UNITED: Labour Day celebrations in Bundaberg last year.
UNITED: Labour Day celebrations in Bundaberg last year. Richard Pascoe

'The largest wage cut since the Great Depression'

"CUTTING penalty rates will have a huge impact on individuals but will be only a small drop in the ocean for business owners, so why do it?”

This is the question being posed by CQUniversity Professor of Human Resources and Employment Julian Teicher and comes just before the Bundaberg Labour Day March this Saturday.

This year's march will focus on protecting penalty rates, giving employees a chance to speak up about the changes.

Bundaberg Labour Day co-ordinator and Queensland Council of Unions Bundaberg spokesman Richard Pascoe said unions would use Labour Day in Bundaberg to call on the Federal Government to stop cuts to penalty rates, which they say will reduce wages for thousands of local workers.

He said cutting penalty rates would be the single largest wage cut since the Great Depression, hitting Bundaberg workers who are already low-paid.

"It's a wage cut that they can't afford and they don't deserve,” he said.

Based on a conservative estimate, if the cuts go ahead 180,000 Queenslanders face losing about $50 per week - affecting potentially thousands of Bundaberg workers.

"The Turnbull government and Keith Pitt refused to protect penalty rates,” he said.

"Far from improving the economy, a reduction in penalty rates will actually rip workers' spending out of the Bundaberg economy.”

Member for Hinkler Keith Pitt said it was important to remember the penalty rates decision only affected certain industries - workers such as nurses and emergency services personnel would not be affected.

"I have had many conversations with local business owners in the Hinkler electorate who have told me penalty rates were a major influence on whether they opened on a Sunday or not,” he said.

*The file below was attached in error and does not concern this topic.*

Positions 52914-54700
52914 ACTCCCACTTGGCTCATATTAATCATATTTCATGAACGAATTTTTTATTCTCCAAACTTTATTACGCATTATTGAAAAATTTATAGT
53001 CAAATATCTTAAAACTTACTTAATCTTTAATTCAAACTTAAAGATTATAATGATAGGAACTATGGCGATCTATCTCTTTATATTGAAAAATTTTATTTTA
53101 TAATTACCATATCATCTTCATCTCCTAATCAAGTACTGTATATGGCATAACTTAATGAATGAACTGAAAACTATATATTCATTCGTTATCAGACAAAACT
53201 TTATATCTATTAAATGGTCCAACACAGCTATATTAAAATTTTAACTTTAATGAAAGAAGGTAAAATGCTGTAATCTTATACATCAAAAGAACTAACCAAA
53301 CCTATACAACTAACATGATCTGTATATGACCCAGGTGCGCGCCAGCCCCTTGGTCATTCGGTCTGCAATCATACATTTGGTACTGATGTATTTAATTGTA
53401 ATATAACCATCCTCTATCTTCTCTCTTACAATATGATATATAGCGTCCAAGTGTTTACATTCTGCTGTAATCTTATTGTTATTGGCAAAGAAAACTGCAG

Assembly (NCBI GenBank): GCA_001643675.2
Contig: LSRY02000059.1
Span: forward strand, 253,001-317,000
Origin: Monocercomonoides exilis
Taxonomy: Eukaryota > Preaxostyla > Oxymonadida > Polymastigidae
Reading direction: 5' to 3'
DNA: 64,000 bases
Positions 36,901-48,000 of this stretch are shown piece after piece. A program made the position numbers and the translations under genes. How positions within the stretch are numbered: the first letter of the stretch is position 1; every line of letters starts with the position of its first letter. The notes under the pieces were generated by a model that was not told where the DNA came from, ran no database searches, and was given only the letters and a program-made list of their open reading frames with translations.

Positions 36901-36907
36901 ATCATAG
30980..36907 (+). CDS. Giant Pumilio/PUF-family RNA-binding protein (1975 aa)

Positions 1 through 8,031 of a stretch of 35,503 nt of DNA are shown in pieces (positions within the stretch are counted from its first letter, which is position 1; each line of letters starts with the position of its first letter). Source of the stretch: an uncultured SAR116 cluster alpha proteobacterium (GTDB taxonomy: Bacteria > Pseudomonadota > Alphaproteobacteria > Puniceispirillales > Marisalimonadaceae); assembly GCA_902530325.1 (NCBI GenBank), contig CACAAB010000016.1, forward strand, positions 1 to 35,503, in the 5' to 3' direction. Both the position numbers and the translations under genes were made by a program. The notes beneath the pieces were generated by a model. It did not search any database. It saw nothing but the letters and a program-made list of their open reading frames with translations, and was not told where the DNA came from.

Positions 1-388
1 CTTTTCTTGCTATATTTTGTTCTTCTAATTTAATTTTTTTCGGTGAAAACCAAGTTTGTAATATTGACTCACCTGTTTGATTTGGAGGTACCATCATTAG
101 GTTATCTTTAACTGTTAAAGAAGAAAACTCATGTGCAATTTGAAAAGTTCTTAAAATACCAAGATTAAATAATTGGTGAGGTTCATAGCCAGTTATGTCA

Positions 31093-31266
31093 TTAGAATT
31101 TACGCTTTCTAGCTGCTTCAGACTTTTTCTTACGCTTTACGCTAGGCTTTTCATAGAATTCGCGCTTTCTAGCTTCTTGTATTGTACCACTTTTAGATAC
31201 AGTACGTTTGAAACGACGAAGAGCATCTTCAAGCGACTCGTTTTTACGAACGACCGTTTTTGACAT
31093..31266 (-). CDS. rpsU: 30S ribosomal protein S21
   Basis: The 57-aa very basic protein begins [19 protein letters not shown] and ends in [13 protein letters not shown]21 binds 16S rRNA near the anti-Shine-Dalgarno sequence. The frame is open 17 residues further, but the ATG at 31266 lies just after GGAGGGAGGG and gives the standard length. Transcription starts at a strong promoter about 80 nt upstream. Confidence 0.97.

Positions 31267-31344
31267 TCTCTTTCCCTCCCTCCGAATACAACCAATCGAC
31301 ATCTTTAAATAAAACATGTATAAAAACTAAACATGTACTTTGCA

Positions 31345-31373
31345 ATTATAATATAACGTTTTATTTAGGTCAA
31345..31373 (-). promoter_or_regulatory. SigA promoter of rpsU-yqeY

"If the changes to the penalty rates means these businesses are now able to open an extra day, offer more hours to its employees, then that is going to be positive for our local economy.”

Mr Pascoe said Australians had always been about a fair go and that was why people who work when others enjoy family time are compensated for it - a boost that keeps food on the table and pays the bills, he said.

"Reducing penalty rates is a sudden pay cut to low-paid workers who are already struggling. There's absolutely no evidence that it would create one single new job, and around 60% of Australians oppose pay rates being cut for people who work on weekends and public holidays,” Mr Pascoe said.

This year marks 126 years of Labor Day, recognising the achievements of the union movement, including health and safety laws, compulsory superannuation, parental leave and fair wages.

March

What: Labour Day March

When: 9.30-10.30am, Saturday

Where: Starting at Young Aussie Hotel, marching across Burnett River Traffic Bridge to Anzac Park.

Burnett River Traffic Bridge will be closed during this time.



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